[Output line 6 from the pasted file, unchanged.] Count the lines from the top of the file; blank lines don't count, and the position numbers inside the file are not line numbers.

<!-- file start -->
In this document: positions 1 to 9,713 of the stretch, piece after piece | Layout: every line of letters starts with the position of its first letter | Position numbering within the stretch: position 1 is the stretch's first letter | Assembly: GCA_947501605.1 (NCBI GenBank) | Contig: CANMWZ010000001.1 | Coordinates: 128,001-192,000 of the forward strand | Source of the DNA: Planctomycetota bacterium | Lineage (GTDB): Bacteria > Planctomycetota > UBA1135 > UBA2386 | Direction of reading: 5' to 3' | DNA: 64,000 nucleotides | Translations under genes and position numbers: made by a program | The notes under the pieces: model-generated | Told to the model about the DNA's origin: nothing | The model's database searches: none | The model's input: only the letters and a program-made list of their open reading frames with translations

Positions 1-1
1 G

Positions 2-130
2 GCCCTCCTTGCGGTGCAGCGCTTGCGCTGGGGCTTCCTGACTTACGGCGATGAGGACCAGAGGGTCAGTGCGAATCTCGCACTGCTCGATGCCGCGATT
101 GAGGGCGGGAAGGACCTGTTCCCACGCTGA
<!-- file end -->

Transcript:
101 GAGGGCGGGAAGGACCTGTTCCCACGCTGA